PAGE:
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News / Clark County News

Deal or no deal for suspects?

Crime victims, attorneys have differing views on plea bargains

By Jessica Prokop, Columbian Local News Editor
Published: September 13, 2015, 6:05am
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Crime victims, attorneys have differing views on plea bargains
Crime victims, attorneys have differing views on plea bargains Photo Gallery

Nearly two years ago, Daniel Alexander died in a car wreck on state Highway 14 in Vancouver. Alexander, 46, was a passenger, and the man behind the wheel was under the influence of Clonazepam, a nervous system depressant, at the time of the crash.

Alexander’s son, Joshua Alexander, said he expected the man who caused his father’s death to receive anywhere from five to 10 years in prison for his crimes. Instead, driver Kenneth L. Jones was sentenced in July to 24 months following a plea deal that shortened his potential sentence by more than four years.

“He was facing vehicular homicide, and to only get two years, I just don’t get it,” Alexander said. “It was a slap on the wrist.”

Jones’ criminal case is just one of the 97 percent of all such cases heard each year in Clark County Superior Court that are resolved through plea bargaining, and it highlights the struggle for crime victims who feel they are not getting justice. At the same time, attorneys and other experts maintain that plea deals are essential to the criminal justice system because there aren’t enough resources to bring every case to trial.

“Research shows without plea bargains, the system would come to a grinding halt,” said Jeff Barrar of the Vancouver Defenders. “If there were no plea deals, there would be no incentive to plead guilty.”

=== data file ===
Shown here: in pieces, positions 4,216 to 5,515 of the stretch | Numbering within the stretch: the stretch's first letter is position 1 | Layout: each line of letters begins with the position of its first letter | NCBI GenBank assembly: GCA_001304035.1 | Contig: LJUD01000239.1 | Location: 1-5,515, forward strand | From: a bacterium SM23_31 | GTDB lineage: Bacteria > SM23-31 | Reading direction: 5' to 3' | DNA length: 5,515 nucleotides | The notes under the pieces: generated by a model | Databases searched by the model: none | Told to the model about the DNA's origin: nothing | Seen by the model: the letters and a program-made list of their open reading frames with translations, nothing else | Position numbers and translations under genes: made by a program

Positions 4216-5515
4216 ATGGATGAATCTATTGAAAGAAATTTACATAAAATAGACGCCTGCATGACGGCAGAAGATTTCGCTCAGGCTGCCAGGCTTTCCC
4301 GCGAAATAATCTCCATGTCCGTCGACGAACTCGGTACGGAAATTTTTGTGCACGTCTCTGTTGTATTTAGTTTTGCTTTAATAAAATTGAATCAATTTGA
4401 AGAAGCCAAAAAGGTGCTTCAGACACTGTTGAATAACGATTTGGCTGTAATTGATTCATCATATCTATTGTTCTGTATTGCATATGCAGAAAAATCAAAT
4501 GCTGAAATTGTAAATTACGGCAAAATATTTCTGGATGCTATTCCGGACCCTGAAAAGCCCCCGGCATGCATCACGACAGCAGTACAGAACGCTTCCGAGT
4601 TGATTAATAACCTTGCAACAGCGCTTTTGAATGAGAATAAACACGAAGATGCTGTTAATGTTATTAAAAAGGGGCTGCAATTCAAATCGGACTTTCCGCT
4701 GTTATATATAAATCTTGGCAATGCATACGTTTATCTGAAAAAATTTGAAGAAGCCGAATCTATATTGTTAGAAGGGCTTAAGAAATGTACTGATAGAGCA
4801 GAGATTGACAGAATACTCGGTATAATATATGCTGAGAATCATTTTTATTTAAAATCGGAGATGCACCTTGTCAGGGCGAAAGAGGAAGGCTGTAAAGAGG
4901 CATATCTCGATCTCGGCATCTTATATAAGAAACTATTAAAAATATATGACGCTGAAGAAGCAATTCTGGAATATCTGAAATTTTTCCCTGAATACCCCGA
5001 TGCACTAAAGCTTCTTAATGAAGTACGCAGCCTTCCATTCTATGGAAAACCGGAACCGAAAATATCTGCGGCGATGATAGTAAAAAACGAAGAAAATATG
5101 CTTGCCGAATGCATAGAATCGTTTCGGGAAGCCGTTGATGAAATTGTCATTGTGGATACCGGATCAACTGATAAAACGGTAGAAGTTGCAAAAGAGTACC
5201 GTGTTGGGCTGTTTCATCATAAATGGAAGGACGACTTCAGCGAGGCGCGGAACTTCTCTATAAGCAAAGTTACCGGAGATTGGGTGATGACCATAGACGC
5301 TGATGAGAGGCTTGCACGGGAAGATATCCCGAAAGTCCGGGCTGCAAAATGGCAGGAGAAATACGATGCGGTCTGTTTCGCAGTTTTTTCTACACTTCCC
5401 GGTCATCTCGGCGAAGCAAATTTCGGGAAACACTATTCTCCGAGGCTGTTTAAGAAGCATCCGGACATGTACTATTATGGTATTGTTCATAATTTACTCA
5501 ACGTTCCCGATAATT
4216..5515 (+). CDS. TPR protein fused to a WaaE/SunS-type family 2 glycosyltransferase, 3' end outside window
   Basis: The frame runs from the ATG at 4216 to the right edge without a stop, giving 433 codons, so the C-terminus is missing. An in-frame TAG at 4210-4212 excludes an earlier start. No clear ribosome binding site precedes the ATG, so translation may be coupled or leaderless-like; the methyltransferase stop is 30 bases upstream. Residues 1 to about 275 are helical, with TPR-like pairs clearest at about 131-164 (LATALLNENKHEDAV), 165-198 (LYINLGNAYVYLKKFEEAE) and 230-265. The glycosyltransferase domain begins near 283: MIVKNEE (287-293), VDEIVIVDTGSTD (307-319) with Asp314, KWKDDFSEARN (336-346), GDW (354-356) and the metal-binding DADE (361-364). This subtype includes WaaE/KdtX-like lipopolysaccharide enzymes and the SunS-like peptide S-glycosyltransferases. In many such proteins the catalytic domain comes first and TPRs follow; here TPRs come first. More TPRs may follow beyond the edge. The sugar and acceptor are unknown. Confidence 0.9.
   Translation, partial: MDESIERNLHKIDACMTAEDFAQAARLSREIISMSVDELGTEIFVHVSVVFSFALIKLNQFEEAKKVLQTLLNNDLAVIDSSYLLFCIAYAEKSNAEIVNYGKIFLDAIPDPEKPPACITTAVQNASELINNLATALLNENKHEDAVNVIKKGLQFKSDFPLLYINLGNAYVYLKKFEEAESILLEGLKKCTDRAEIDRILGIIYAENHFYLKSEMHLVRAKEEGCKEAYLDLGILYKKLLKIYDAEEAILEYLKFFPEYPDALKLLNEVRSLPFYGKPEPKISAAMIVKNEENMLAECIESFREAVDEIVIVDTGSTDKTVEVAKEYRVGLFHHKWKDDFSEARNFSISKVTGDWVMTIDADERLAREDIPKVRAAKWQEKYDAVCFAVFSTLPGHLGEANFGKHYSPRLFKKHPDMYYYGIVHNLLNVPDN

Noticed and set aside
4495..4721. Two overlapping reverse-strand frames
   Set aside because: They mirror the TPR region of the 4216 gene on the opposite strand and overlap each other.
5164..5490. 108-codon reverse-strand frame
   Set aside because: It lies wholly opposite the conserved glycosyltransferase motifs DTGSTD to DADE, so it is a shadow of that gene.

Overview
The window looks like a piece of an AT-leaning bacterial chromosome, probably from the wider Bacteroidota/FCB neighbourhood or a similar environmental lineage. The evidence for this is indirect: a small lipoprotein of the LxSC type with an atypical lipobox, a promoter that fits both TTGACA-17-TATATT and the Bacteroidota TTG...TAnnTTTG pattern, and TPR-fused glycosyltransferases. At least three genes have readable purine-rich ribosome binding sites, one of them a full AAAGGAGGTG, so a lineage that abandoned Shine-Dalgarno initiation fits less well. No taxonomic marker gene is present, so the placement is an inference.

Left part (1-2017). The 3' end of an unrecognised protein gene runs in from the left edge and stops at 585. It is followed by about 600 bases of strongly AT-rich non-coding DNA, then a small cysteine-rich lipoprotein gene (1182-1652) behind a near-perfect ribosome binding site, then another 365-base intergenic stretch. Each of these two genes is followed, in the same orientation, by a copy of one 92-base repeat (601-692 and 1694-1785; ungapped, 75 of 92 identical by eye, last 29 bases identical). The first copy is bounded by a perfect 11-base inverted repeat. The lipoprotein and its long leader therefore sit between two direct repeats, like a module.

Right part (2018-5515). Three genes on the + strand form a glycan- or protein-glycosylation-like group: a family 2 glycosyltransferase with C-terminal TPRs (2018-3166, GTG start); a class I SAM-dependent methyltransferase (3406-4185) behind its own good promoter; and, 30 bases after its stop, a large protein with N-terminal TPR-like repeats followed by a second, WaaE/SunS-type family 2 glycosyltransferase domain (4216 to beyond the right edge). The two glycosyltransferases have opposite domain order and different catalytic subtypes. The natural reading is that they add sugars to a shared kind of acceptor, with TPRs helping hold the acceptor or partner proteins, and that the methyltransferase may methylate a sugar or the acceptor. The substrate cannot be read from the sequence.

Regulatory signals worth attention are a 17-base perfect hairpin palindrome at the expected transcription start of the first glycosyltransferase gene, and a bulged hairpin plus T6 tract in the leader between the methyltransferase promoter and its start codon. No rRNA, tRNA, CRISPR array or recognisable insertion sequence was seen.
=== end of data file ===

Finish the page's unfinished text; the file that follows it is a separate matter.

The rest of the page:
Striking a deal

Traditionally, a plea bargain occurs when a defendant agrees to plead guilty to one or more charges, often a lesser charge than what they’d face in trial, in exchange for a more lenient sentence. This also can include dismissing some related charges.

Clark County Prosecuting Attorney Tony Golik said he also considers any case resolved before trial — whether through a diversion program or therapeutic court — a plea bargain.

Golik said it’s rare that defendants change their pleas without some kind of deal, and in most cases, the prosecution offers some alternative to a trial.

There are a number of factors the prosecution considers when determining whether to make an offer: the facts and strength of the case, the defendant’s criminal history and age, and how egregious the case is, Golik said.

“Our job as prosecutors is to get a reasonable resolution and to make sure the defendant is held accountable,” he said.

In Jones’ vehicular homicide case, Senior Deputy Prosecutor Kasey Vu said he negotiated the plea deal because there was a chance some crucial evidence may have been suppressed during a trial. The lack of evidence would have likely resulted in Jones being acquitted, he said.